The winners of this year’s Close-up Photographer of the Year have recently been announced, and there are some truly stunning images with interesting stories behind them.
The overall winner was photographed by Samantha Stephens, for her image of a pair of salamanders that had fallen victim to a carnivorous plant.
“Northern houseplants usually feast on moths and flies, but researchers recently discovered a surprising new item on the plant’s menu: juvenile spotted salamanders,” says Samantha.
“While accompanying scientists on their daily investigations, I saw a pitcher with two salamanders floating on the surface of the pitcher’s liquid, both at the same stage of decay. I knew it was a special and fleeting moment.”
We’ve picked our favorites from the top three in each category, including amazing snakes, slime molds and creepy parasitic worms.
The Close-up Photographer of the Year is a celebration of close-up, macro and micro photography, and is open to amateurs and professionals from around the world.
Winner of animal category and overall winner
Two juvenile spotted salamanders ( Ambystoma maculatum) has been devoured by a northern pitcher plant ( Sarracenia purpurea), a type of carnivorous plant. These salamanders have already begun to decay at the base of the plant’s bell-shaped leaves. Photo by Samantha Stephens/CUPOTY Winner of underwater category
This is a stalked jellyfish ( Lucernaria quadricornis), hiding in the icy waters of the White Sea, Russia. The green algae that surround it indicate that spring is on its way. Photo by Viktor Lyagushkin/CUPOTY Man-made category winner
This macro shot was taken as two drops of oil merged, and the image resembles a very bright face. Photo by Matt Vacca/CUPOTY Winner of the mushroom category
Some mature slime molds, identified as Comatricha, growing on an old rotten fence post. These forms have been encased in ice during the freezing night. The largest slime mold in this image is still only 3mm tall. Photo by Barry Webb/CUPOTY Winner of the butterflies category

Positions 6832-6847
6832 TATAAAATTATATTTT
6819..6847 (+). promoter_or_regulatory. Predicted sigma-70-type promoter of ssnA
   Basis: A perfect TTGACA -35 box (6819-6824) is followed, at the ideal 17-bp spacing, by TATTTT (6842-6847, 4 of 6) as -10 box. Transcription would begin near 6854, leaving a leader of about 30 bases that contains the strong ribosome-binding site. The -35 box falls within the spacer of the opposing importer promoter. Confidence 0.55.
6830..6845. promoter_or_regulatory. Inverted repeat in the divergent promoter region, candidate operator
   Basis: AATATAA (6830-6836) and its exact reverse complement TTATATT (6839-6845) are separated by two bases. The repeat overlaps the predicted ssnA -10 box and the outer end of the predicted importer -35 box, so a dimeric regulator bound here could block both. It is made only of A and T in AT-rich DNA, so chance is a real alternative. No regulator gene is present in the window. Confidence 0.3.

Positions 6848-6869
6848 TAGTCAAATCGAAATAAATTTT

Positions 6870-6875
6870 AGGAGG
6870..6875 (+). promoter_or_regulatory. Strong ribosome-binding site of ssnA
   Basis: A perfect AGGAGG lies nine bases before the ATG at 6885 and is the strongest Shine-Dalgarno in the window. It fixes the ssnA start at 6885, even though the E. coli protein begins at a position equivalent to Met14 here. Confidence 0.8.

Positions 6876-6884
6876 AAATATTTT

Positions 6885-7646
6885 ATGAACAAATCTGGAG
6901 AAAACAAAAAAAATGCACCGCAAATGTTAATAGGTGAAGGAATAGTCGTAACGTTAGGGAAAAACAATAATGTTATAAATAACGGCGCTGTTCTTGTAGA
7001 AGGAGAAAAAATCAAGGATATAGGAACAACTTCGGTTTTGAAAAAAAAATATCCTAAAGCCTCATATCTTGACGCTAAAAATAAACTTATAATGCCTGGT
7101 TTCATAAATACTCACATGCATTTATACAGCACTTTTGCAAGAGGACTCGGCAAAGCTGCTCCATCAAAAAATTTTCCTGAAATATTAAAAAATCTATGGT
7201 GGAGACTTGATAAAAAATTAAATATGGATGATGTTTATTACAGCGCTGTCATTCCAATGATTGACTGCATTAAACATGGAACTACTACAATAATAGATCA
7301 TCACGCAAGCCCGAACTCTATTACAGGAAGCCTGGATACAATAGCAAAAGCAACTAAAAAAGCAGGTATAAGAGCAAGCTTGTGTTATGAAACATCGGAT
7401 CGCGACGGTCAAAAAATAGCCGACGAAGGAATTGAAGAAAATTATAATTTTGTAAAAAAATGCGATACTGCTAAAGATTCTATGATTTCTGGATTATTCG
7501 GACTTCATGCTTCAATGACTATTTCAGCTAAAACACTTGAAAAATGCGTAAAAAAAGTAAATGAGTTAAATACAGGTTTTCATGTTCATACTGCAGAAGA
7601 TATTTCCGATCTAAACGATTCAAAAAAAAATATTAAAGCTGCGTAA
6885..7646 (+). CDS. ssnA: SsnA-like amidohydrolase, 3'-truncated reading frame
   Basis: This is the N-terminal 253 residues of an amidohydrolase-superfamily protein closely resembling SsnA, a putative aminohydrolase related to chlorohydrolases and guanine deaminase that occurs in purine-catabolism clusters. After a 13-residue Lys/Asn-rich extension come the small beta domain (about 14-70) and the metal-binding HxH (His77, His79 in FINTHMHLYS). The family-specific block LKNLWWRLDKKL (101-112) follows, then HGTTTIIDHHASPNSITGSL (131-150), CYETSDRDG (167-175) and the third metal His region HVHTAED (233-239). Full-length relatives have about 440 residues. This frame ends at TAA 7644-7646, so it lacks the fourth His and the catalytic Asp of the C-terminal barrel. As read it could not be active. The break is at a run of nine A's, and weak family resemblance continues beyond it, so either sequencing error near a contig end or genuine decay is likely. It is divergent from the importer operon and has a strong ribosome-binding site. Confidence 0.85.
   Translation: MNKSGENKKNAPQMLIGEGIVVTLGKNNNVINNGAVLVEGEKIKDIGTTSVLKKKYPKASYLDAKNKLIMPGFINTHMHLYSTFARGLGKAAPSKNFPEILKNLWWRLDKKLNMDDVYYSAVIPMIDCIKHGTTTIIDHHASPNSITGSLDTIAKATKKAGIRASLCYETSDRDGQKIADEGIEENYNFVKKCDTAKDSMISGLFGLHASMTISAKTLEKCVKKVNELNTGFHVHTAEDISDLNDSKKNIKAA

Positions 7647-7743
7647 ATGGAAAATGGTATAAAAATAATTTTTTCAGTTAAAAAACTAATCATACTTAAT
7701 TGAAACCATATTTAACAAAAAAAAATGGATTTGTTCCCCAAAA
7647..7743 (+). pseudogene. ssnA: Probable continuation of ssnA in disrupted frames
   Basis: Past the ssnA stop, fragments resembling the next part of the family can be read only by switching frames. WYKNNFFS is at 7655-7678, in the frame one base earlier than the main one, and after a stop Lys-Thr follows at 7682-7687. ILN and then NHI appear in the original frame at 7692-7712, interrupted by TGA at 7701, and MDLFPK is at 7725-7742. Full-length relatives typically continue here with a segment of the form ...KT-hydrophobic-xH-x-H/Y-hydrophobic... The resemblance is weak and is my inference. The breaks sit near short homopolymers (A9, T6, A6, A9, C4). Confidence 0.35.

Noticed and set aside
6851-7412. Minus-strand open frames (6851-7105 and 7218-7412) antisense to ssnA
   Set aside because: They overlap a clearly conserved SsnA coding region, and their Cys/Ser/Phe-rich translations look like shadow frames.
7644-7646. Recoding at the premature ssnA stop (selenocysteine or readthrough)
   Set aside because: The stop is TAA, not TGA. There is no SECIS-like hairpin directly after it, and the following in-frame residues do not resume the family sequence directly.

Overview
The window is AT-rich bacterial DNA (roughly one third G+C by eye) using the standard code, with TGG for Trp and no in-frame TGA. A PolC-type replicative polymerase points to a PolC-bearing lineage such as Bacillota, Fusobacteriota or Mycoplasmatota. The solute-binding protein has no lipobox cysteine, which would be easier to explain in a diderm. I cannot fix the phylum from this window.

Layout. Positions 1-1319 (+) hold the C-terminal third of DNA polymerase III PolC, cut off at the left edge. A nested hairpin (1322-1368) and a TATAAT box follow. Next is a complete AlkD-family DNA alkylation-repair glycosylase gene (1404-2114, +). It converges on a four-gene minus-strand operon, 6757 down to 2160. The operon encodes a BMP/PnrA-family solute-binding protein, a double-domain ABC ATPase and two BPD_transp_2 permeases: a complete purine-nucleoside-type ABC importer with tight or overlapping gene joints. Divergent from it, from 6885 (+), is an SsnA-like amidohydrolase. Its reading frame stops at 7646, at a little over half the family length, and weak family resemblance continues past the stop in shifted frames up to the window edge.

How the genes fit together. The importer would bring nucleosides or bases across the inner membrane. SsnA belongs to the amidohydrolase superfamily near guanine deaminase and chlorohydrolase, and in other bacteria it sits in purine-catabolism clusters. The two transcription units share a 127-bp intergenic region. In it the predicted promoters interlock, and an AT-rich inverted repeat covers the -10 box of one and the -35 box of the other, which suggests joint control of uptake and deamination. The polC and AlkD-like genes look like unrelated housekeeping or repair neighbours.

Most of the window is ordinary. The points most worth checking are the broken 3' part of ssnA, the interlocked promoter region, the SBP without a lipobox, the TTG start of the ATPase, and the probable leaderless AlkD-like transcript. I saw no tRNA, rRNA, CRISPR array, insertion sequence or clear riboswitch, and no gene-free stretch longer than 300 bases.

A dewy male demoiselle with ribbon ( Calopteryx splendens) resting on a reed trunk, early in the morning in Ede, the Netherlands. Photo by Wim Vooijs/CUPOTY Young category winner
Fruit bodies of slime molds ( Hemitrichia calyculata), photographed on rotten wood. Photo by Nathan Benstead/CUPOTY Winner of the plant category
Snakehead fritillary flower ( Fritillaria meleagris), taken in the city of Toulouse, France. Photo by Sebastien Blomme/CIPOTY Winner of micro category
A type of red algae ( Batrachospermum) taken from a small river in Wigry National Park, Poland, and photographed under a microscope. Photo by Marek Miś Invert portrait category winner
This triangular spider species ( Arkys curtulus) is an ambush predator, not a web-based hunter like most other spider species. To hunt its prey, it sits compactly and curled up on a leaf, imitating bird droppings. Photo by Jamie Hall/CUPOTY Winner of the intimate landscape category
A building is reflected in the water of a nearby water feature, at Canary Wharf, London, UK. Photo by Mike Curry/CUPOTY Winner of the insects category
A swarm of termites flies around a light near a petrol pump in Cooch Behar, India, but unfortunately a drongo (a small bird) comes in and easily eats them. Photo by Anirban DuttaIntruder/CUPOTY
More photos from Science focus: Mushroom category number two
A scarlet wax cap slime mold, photographed in November 2021 in Ebernoe Woods, UK. Dew covers the slime mold, as well as surrounding spider webs, in this eerie image. Photo by Jeremy Lintott/CUPOTY Underwater category number two
A blue-spotted rockfish ( Pavoclinus caeruleopunctatus) resting on top of some Mediterranean mussels, an invasive species in the waters of Steenbras Deep, False Bay, South Africa, where this photo was taken. Photo Kate Jonker/CUPOTY Reverse portrait category number two
This Gordian worm ( Nematomorpha) is a parasitic beast that has just emerged from inside a hunting spider, in the rainforest stream of Australia’s Sunshine Coast. These worms lay their eggs in water, and if an insect is unfortunate enough to consume an egg when drinking, they will soon find such a worm growing inside them. Photo by Ben Revell/CUPOTY Animal category third place
A Sahara sand viper ( Cerastes vipera) make their way across the dunes of the Negev desert, Israel, before getting into a good position to catch prey. Photo by Paul Lennart Schmid/CUPOTY Butterfly category third place
A regular winter pond selfie ( Sympecma fusca) rests on the tip of a blade of grass, in this photo taken in Fribourg, Switzerland. Photo by Kai Rosler/CUPOTY Intimate landscape category third place
Close-up of a sea fan, photographed in the waters of Aruba. Photo by Angelo Richardson/CUPOTY Micro category third place
This incredible moss, identified as Schistidium, is only approx. 1 mm wide at the head, where you can see what are known as peristome teeth. These teeth are common in mosses and allow them to release spores gradually. This was photographed in Ulleråker, Sweden, in the photographer’s front room. Photo Harald Cederlund/CUPOTY